Basic toppings include green laver, dried bonito, sauce and mayonnaise.


A bowl of ramen. Photo by Karen Flores,

“Chukamen” noodles, which came to Japan from China, have flowered in Japan as a unique Japanese food culture. With some people even eating it every day, ramen is said to be Japan’s national food.

The soup broths can be generally categorized into two types – meat-based broths like “tonkotsu” (pork bone broth) and “torigara” (chicken stock broth), and fish-based broths like “katsui bushi” (dried bonito broth) and “niboshi” (dried sardine broth).

Soup flavor choices, meanwhile, may be divided into soy sauce, salt and miso.

Popular toppings include “chashu” (meat slices), “negi” (Japanese chives), “menma” (a condiment made from lactate-fermented bamboo shoots), “nitamago” (boiled egg simmered in soy sauce), “moyashi” (mung bean sprouts), “nori” (dried seaweed), and “kamaboko” (fish slices).

Ramen may also be served “tsukemen” style, where the soup and noodles come in separate bowls.


Seafood okonomiyaki. Photo by Karen Flores,

Okonomiyaki is a dish made by mixing ingredients like finely sliced squid, shrimp, pork, beef and cabbage into a batter and cooking it on a flat iron grill.

The name comes from the Japanese phrase “okonomi de yaku,” which means “grilling the ingredients you like in the way that you like.” In some restaurants in Japan, customers are allowed to grill their own okonomiyaki on large flat iron grills on top of the table.

Okonomiyaki styles are generally categorized into the “Kansai” style from Osaka and the “Hiroshima” style from Hiroshima. In the Kansai style, the flour batter is poured into a bowl along with the other ingredients, mixed together, and then poured onto the iron grill.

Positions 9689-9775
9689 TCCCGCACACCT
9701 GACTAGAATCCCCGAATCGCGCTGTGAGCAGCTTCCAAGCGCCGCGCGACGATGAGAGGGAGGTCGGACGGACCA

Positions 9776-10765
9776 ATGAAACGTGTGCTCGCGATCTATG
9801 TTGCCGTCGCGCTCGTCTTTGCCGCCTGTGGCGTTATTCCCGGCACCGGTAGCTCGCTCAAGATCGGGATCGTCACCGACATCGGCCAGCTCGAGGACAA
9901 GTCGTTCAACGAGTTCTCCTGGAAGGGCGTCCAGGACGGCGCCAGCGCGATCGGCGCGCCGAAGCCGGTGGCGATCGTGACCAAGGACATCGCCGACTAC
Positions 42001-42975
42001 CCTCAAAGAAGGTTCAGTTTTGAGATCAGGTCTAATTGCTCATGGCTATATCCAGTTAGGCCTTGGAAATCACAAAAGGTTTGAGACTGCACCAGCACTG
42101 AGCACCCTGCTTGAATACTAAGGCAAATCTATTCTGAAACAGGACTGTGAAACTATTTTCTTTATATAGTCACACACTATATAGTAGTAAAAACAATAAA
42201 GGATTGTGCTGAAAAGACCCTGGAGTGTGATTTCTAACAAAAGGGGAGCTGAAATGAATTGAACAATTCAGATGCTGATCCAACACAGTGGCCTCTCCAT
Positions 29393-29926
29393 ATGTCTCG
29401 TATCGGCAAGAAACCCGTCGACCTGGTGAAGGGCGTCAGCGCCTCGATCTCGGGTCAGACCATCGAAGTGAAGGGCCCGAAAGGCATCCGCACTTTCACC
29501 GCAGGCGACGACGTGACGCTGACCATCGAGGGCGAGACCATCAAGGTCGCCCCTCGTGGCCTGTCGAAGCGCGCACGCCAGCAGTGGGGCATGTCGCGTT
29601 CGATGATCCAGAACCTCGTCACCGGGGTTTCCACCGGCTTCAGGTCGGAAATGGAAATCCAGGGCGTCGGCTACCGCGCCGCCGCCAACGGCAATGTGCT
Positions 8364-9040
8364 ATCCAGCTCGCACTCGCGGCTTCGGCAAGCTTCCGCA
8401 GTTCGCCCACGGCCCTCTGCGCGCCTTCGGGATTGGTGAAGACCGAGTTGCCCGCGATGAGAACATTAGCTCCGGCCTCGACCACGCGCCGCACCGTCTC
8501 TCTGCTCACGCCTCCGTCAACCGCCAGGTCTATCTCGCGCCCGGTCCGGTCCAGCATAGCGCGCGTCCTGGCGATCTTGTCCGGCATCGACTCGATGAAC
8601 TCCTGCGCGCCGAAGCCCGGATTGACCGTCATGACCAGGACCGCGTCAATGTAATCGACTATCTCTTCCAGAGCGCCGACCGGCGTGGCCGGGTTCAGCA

The Hiroshima style, on the other hand, involves layering the ingredients and the batter onto the flat iron grill without mixing them.


Different types of yakitori. Photo by Karen Flores,

Yakitori refers to bite-size chicken pieces that are skewered and roasted on a charcoal flame. This dish is popular as a side dish, and is often eaten with beer or alcohol. Others, meanwhile, prefer to enjoy it with rice.

Aside from chicken meat, other portions of the fowl are used for yakitori, such as the organs and skin.

“Rebaa” yakitori is the liver portion, while “tsukune” is ground chicken meat which is rolled into balls. Other types of yakitori include “sunagimo” (part of the stomach), “nankotsu” (cartilage), “tebasaki” (wing tips), “hatsu” (heart), “ponjiri” (hind end), “seseri” (neck) and “kogan” (testicles).

These may be ordered per stick, or as a set.


Sukiyaki with Wagyu. Photo by Karen Flores,

Wagyu is a type of high-class beef in Japan that is known for its tender texture and melt-in-your-mouth taste.

Popular ways of serving Wagyu include “sukiyaki” (thinly sliced beef with soy sauce, sugar and rice wine simmered in a pot with glass noodles and vegetables), “shabu-shabu” (beef strips quickly dipped in a simmering broth, then in sauce), steaks, and “nigiri-sushi” (raw with sushi rice).

All descriptions provided by the Japan National Tourism Organization